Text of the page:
As reported on Friday in this blog, the school had become more diligent about checking for alcohol after a freshman passed out on the dance floor from an overdose of drugs and alcohol at a dance earlier in the year. The student was rushed to the hospital and when he recovered was sent to an alternative school after a disciplinary hearing convened by Palazzolo. Following the incident, Palazzolo said, Alexander instructed her administrators that no student suspected of drinking or using drugs would be allowed to participate in any school activity and if they were found to have done so, they were to be disciplined equitably.
The five students in Renfro’s group who were believed to have been drinking, however, were never disciplined, on Alexander’s orders, Palazzolo testified. The principal, who was not at the dance, told him that she “knew the parents of the students in the limo and there was no drinking going on,” he testified. Palazzolo said that he felt that because the kids involved were white, upper-middle-class students from prominent West Side families, they were given a pass by Alexander.
It is his contention, based on his own observations and dealings with Alexander he said, that such a pattern of preferential treatment for the white, upper-income kids was a fact of life at the school under her leadership. He told the district lawyer “If those students [found to have been drinking the night of the dance] had been minority, there is no question that discipline would have been imposed.”
“It was a running joke at the school, don’t mess with the West Side white kids because their parents will be downtown right away, jumping all over us.”
Another example he gave involved a violent episode in which a group of 60 or more black and Hispanic undesrclassmen got into what most observers described as “a riot” on the campus last year. Palazzolo testified that the fight was instigated by a group of white upperclassmen who taunted the minority kids who were having a field day of games planned by Palazzolo and some of the coaches to give the kids some fun and to relieve tensions before the TAKS test scheduled for the next day. The white students, all male, were on a hill overlooking the games and they began to shout racial slurs and throw objects at the underclassmen, encouraging the two groups to fight and fight they did. Before it was over, blood was spilled and many kids were injured.
The white kids, who never fought, disappeared, Palazzolo said, but not before he got their names.
As it turned out, the only kids who received any punishment were the minority students. When Palazzolo told Alexander that the white students needed to be disciplined as well since they started the melee, he was rebuffed, he said. A number of minority students received three-day suspensions.
Alexander, who was in the building yesterday waiting to be called to testify, could not comment because she is on the witness list, she said. “There are always two sides to every story,” she said.
In the Renfro case, her parents came to the school the morning after the dance to protest their child’s treatment. But the matter was dropped — until May, 2010, when a letter of complaint was sent to Johnson accusing Palazzolo of acting improperly the night of the dance, seven months before. By then Palazzolo had begun reporting the allegations of wrongdoing at the school to Menchaca, including falsification of attendance records, a hostile work environment, sexual misconduct/harassment, theft of school property, foul language, mishandling of booster club money and disparate treatment of minority students, among others. Nearly all were found to be valid by a report released on October 15 and authored by Sylvia Reyna, chief of administration.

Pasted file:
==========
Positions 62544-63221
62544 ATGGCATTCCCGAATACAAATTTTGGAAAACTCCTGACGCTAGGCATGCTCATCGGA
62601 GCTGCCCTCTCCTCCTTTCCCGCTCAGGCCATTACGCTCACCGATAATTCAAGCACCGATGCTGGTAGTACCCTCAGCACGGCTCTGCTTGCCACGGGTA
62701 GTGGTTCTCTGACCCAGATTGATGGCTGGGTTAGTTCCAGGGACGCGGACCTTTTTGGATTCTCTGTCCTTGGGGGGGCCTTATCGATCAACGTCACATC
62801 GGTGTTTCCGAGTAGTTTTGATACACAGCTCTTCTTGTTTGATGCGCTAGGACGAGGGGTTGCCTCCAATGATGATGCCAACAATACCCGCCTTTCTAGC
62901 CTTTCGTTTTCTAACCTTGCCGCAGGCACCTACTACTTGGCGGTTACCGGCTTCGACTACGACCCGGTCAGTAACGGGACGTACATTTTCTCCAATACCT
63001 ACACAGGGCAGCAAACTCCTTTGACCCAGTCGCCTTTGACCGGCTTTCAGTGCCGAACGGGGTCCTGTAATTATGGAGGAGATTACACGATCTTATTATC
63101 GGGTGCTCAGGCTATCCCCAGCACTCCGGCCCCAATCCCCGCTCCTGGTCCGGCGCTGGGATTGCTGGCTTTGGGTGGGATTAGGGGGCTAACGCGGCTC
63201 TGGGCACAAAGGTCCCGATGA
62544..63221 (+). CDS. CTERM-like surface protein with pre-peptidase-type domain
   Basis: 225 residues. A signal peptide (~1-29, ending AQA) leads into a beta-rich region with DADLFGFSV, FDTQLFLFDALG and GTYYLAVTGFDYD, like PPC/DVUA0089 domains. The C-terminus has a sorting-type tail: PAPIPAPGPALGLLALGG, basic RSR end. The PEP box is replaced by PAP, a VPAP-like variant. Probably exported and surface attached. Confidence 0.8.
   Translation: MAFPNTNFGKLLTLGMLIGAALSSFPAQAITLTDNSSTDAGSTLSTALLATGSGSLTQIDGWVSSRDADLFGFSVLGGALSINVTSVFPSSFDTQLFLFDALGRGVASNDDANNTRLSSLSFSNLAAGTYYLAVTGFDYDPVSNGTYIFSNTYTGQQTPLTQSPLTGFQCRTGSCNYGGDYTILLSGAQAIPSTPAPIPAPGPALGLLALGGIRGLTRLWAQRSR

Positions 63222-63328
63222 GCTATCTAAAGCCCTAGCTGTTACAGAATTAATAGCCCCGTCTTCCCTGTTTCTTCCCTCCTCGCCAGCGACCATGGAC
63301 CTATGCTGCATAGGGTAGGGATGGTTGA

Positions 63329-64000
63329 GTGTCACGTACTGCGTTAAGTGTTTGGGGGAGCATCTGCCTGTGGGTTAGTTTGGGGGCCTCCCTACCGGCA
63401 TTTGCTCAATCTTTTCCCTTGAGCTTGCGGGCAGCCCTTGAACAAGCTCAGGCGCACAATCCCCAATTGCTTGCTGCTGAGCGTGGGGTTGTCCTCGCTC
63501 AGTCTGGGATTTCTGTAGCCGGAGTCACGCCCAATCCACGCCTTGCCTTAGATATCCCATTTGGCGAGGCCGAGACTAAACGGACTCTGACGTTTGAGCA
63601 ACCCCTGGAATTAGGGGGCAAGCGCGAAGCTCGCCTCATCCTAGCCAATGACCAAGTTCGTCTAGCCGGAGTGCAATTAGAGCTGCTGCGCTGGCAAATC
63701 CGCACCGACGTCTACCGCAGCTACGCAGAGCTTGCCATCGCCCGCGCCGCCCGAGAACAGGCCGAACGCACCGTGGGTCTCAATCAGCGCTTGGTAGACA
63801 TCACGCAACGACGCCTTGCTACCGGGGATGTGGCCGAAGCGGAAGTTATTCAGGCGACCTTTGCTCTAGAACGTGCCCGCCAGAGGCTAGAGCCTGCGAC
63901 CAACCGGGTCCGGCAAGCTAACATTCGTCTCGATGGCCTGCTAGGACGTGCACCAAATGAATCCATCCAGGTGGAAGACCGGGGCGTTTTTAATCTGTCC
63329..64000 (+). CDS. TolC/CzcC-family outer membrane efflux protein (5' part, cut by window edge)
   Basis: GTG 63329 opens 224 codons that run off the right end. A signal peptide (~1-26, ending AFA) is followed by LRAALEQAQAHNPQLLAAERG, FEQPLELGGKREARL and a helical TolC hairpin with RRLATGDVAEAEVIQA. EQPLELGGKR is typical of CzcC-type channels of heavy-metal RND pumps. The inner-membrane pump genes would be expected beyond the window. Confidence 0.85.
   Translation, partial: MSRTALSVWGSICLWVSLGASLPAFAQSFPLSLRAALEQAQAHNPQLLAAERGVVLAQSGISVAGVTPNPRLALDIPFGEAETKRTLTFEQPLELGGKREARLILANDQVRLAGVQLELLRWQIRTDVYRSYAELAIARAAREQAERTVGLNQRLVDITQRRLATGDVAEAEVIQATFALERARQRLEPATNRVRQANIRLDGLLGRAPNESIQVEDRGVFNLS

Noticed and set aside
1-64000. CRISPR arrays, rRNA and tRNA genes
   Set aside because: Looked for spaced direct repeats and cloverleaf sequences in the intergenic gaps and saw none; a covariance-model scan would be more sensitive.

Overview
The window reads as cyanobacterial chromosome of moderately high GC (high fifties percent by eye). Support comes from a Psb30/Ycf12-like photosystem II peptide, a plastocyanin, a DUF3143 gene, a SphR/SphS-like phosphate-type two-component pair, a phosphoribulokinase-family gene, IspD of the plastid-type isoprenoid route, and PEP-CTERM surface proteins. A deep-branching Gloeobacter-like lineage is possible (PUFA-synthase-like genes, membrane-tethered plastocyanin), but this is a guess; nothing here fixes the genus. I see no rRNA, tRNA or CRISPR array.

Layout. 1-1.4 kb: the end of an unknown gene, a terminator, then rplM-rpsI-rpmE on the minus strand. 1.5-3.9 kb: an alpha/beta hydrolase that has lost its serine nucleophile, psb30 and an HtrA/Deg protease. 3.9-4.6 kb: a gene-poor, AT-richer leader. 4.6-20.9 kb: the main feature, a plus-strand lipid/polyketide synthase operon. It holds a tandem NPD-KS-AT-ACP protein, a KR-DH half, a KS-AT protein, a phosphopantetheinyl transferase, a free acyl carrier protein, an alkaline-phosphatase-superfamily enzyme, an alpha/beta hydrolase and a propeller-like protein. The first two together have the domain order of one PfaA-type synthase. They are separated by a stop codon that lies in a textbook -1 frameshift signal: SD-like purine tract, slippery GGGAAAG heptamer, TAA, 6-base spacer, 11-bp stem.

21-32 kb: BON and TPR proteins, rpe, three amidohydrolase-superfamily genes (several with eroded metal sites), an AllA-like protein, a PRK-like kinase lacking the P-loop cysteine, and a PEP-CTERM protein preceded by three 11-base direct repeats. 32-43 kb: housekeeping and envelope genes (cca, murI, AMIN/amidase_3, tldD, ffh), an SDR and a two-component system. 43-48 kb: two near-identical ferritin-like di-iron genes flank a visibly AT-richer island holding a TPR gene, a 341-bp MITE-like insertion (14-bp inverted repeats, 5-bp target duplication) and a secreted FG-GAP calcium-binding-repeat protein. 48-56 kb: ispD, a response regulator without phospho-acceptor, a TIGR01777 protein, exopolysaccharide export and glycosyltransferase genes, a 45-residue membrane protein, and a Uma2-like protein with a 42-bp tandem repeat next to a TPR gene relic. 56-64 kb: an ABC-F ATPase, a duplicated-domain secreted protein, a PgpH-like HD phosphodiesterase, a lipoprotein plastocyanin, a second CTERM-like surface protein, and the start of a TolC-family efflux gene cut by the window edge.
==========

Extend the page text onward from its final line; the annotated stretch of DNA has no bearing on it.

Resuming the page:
Alexander was found to have engaged in fraud by allowing the falsification of attendance records and by admitting to the investigators that she ordered a subordinate to not file truancy court cases against juniors, seniors, and “students of certain ethnic groups” because she did not want to risk raising the drop- out rates or lowering what is called “completion rates,” the number of kids who enter as freshman and go on to graduate four years later.
The report further states, “Ms. Alexander readily admitted that she asked [the employee] to concentrate her efforts” on the lower classmen rather than the juniors and seniors because “she did not want the campus AEIS [Academic Excellence Indicator System] rating to suffer.” Even if a high school’s students do well on the state academic tests, if the completion rate is below the state’s AEIS requirement, the school will get the dreaded stamp of unacceptable. And if the attendance rates are low, the school’s funding, based on average daily attendance, suffers proportionately.
Jason Smith, Palazzolo’s attorney, showed that the Heights completion rate was so low in 2008-2009 that it dropped the once-highly-academically-rated school’s state ranking to “academically unacceptable.” Alexander was in a panic, Palazzolo said, and under pressure by the Johnson administration to reverse the ranking. It was reversed by Alexander’s decision not to report 21 high-truancy students, allowing them to graduate in 2010 when they otherwise would not have due to high absenteeism. “These actions are a violation” of the Texas Education Code regarding the reporting of truancy cases, Reyna wrote.